6) Reduces Infiltration and Inflow into the Sewer System

Infiltration and inflow (I&I) into the sewer system is a leading cause of overflows during wet weather events. By managing stormwater on-site with concrete stormwater pits, you can reduce the amount of I&I entering the sewer system and help protect your home from flooding.

Reduces Infiltration and Inflow into the Sewer System is a leading cause of overflows during wet weather events. By managing stormwater on-site with concrete stormwater pits, you can reduce the amount of I&I entering the sewer system and help protect your home from flooding.

7) Looks Good in Any Yard Size

  • They come in a variety of sizes and shapes.
  • They can be made to look good in any yard size.
  • They don’t take up a lot of space.
  • They’re easy to install and maintain.
  • They’re durable and last long.
  • They don’t require a lot of maintenance.
  • They’re eco-friendly and help reduce stormwater runoff pollution.
  • They can reduce sewer overflow.
  • It’s easier to do landscaping around them.
  • It’s cheaper than installing an underground rain garden or cisterns with filtration systems (which both have their own set of pros and cons).

8) Protects Waterways

One of the most important reasons to have a concrete stormwater pit is to protect our waterways. When rain falls, it picks up pollutants like oil, grease, and pesticides from driveways, sidewalks, and lawns. The water then flows into storm drains and eventually into our rivers, lakes, and streams. By capturing the runoff in a stormwater pit, we can prevent many of these pollutants from reaching our waterways.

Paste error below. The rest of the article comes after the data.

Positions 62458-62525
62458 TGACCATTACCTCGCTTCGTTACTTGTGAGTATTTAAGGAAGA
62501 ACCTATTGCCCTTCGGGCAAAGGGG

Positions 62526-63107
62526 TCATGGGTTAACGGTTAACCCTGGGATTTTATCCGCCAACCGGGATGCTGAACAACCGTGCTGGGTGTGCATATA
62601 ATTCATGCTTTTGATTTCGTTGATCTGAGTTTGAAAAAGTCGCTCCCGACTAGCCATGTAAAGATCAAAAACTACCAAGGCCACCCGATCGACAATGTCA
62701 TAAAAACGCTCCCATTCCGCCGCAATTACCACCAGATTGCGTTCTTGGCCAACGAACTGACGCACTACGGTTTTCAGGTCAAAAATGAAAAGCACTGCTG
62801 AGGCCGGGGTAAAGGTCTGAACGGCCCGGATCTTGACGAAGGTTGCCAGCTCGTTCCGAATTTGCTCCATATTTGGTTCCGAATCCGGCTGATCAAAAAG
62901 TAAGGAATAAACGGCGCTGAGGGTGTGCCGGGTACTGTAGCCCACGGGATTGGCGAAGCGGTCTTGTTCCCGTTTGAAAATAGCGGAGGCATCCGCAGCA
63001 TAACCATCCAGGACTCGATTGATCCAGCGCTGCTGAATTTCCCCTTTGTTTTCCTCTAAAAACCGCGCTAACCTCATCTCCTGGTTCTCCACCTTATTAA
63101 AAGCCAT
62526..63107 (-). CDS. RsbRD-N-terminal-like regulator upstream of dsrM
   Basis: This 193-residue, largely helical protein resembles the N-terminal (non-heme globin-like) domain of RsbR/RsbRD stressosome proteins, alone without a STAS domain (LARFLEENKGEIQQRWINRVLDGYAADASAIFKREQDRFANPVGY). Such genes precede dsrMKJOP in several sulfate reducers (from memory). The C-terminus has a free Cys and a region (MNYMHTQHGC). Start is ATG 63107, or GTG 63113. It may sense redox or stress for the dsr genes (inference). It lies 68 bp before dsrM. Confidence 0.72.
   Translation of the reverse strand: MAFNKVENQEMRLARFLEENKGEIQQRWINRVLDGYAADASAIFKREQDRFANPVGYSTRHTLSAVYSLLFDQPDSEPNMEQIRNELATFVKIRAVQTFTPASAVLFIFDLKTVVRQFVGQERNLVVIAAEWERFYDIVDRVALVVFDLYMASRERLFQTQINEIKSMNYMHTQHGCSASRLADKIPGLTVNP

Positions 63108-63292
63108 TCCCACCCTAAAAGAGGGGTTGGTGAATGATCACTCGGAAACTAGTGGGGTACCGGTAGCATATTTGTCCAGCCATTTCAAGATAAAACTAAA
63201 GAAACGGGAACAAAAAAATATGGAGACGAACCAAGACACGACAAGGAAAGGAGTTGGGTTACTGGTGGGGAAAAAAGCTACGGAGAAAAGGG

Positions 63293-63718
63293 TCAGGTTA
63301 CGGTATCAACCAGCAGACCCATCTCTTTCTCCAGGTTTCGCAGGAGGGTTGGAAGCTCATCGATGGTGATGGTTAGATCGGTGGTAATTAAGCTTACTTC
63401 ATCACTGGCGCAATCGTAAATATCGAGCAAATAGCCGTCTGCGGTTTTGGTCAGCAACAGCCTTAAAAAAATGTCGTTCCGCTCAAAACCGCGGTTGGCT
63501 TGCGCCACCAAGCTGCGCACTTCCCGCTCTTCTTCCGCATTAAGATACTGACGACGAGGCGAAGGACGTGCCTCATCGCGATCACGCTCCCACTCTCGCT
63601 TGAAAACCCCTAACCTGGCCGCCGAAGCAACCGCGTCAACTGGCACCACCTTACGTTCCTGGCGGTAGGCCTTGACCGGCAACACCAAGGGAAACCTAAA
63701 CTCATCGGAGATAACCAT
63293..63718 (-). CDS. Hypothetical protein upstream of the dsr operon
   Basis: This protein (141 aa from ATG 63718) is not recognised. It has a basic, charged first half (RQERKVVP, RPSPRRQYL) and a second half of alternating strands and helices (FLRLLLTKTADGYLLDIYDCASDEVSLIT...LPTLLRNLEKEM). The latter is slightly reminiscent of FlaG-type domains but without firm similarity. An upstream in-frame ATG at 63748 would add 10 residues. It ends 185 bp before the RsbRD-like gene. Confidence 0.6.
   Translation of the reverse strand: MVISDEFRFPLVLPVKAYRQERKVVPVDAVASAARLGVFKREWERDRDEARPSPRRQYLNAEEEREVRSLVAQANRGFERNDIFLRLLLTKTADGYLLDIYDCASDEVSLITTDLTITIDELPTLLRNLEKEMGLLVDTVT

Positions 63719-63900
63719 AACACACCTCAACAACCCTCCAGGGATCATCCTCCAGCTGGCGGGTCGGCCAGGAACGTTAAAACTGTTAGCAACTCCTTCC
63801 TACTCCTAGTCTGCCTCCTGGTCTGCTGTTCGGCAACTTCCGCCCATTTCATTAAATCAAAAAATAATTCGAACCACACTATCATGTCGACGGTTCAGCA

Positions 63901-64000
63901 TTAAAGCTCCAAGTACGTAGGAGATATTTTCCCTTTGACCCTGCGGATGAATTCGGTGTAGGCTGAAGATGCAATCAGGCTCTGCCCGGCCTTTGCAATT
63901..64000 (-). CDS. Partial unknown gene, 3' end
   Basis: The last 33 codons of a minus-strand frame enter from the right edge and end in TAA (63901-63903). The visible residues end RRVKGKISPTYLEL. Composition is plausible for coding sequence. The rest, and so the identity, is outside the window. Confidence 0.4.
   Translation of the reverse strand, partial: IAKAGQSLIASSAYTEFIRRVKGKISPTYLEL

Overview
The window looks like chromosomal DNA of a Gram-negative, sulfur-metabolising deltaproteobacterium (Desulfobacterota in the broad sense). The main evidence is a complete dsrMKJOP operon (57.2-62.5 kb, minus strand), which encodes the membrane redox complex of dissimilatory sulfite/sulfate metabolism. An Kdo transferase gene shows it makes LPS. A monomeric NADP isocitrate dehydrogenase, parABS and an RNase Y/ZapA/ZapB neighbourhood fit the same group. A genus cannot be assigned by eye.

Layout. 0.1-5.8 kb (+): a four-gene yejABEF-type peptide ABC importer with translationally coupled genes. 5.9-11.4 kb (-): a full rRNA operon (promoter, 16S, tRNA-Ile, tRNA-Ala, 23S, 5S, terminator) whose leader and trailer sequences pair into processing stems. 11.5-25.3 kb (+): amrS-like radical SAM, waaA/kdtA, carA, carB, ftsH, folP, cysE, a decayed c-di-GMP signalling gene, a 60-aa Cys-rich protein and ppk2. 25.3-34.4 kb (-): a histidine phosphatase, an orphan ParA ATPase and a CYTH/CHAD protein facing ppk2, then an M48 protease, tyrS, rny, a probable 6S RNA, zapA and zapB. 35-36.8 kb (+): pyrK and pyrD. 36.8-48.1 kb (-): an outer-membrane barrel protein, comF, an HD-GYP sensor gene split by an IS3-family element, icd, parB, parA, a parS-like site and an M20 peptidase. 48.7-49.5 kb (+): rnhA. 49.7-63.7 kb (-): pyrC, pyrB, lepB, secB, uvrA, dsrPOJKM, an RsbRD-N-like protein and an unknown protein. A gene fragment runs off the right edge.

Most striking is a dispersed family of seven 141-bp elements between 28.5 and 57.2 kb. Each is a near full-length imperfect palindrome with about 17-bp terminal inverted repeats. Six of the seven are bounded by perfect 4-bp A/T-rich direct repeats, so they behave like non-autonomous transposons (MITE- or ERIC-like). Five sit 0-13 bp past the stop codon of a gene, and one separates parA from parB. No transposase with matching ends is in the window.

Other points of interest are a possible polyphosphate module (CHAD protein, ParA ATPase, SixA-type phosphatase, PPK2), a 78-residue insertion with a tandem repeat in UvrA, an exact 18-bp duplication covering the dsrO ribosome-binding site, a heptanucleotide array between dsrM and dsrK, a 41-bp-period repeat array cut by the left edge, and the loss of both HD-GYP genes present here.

9) Waterfalls Generate Micro-Hydroelectricity (if built right!)

We all know waterfalls are beautiful. But did you know that they can also generate micro-hydro electricity? That’s right – if they’re built correctly, waterfalls can create renewable energy.  Here’s how it works: as water flows over the waterfall, it turns a turbine which then produces electricity.

Recommended – Which Waterproofing Expert Is The Best In India?

This electricity can be used to power homes or businesses near the waterfall. And since waterfalls are usually located in remote areas, this can provide much-needed energy to communities that might not otherwise have access to it. Micro-hydro electricity is a clean and renewable source of energy, which means it doesn’t produce pollution or greenhouse gases.


These concrete stormwater pits are an effective way to manage stormwater runoff. It helps to protect your home from flooding and water damage. It can also help to reduce the risk of foundation damage. Additionally, a concrete stormwater pit can help to improve the appearance of your property by preventing erosion and mudslides. It can also provide a place for wildlife to take refuge during a storm. Finally, a concrete stormwater pit is an environmentally-friendly way to manage stormwater runoff.

Leave a Reply

Your email address will not be published. Required fields are marked *